A nation deranged by war, an empire collapsing
Following up on my post from earlier today on Chris Hayes, military service, and the meaning of heroism, wherein I expressed complete agreement with what Hayes said about the use of the word "hero" and it's application to those who serve in the military, I want to bring to your attention an excellent piece at The Economist on the right-wing political correctness of the knee-jerk criticism of Hayes and, context and content ignored, what he said:
Calling "hero" everyone killed in war, no matter the circumstances of their death, not only helps sustain the ethos of martial glory that keeps young men and women signing up to kill and die for the state, no matter the justice of the cause, but also saps the word of meaning, dishonouring the men and women of exceptional courage and valour actually worthy of the title. The cheapening of "hero" is a symptom of a culture desperate to evade serious moral self-reflection by covering itself in indiscriminate glory for undertaking wars of dubious value. A more confident culture would not react with such hostility to Mr Hayes' admirable, though cautiously hedged, expression of discomfort with our truly discomfiting habit of numbing ourselves to the reality of often senseless sacrifice with posturing piety and too-easy posthumous praise.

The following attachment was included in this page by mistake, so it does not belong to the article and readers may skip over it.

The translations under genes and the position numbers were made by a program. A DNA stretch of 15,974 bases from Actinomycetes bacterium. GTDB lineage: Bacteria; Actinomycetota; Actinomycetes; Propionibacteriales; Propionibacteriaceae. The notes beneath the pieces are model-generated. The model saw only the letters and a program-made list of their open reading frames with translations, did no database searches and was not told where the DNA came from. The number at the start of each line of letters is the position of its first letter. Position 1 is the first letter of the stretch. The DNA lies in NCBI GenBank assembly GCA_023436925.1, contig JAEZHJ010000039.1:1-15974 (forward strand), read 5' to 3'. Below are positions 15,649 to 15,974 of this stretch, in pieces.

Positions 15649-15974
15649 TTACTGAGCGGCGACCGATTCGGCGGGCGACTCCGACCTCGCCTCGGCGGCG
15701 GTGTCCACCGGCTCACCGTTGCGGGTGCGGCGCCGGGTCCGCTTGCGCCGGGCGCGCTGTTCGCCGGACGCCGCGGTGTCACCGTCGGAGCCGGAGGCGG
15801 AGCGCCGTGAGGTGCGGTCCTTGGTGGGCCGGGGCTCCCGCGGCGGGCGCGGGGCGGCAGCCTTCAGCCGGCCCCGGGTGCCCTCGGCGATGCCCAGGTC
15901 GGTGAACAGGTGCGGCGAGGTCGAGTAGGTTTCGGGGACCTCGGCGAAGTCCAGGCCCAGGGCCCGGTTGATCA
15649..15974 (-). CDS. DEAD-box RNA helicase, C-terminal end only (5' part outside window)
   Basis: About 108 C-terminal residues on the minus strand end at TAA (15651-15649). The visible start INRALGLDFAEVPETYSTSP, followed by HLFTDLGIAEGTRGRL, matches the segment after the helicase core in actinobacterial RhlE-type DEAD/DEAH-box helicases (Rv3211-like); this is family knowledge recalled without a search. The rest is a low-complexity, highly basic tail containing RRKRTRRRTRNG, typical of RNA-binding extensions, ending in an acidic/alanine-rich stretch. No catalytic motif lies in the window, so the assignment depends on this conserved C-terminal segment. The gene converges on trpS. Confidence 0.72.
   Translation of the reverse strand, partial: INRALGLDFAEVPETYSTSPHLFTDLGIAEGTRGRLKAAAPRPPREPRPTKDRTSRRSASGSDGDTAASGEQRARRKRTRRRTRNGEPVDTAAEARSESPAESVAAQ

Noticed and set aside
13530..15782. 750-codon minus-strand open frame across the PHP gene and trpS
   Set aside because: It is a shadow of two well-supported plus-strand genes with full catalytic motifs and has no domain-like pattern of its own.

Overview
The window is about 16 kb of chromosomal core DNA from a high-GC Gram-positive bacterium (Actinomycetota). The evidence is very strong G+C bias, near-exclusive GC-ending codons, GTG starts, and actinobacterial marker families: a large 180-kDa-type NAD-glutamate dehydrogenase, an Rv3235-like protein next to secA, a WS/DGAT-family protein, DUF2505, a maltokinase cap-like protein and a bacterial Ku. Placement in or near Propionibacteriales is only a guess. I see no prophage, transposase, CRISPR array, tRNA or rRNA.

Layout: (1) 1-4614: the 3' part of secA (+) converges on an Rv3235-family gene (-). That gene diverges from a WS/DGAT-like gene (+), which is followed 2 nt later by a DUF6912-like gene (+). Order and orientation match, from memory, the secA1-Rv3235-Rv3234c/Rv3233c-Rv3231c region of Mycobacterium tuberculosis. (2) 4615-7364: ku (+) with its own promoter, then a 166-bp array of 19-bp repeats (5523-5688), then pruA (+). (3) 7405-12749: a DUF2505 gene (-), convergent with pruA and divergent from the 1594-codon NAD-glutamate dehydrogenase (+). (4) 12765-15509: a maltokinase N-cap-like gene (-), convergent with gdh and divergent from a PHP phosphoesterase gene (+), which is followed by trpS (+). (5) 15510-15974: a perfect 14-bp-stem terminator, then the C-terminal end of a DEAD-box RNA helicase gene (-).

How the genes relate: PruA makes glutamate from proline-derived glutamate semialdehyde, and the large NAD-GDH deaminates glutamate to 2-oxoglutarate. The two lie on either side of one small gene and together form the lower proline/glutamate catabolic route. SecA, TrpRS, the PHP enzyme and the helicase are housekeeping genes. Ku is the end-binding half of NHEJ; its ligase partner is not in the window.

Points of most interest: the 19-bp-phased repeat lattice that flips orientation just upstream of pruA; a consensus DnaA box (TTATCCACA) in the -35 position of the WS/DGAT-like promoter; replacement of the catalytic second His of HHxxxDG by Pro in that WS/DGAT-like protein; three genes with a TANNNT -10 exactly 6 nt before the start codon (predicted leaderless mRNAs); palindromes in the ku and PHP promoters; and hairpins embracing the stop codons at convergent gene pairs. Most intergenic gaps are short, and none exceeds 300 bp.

Indeed, the adolescent vehemence of the reaction to Mr Hayes' mild confession seems to me to underscore the idea that America has become so deranged by war that anyone who ventures to publicly question any element of America's cultural politics of endless conflict will instantly mobilise indignant hordes who will bear down to silence him.
It's actually even more existential than that. What we're seeing in the derangement of the right, of which we have ample evidence (this is hardly an isolated example), are the death throes of the American Empire, militaristic jingoism being the right's knee-jerk response to the coming of the end of American hegemony.
The mature response, the response of a confident, progressive culture, is to welcome such change and to encourage American engagement with the new paradigm, to advocate an outward-focused approach that emphasizes engagement with the rest of the world not as dependents or enemies but as partners tackling common problems and working towards a common future.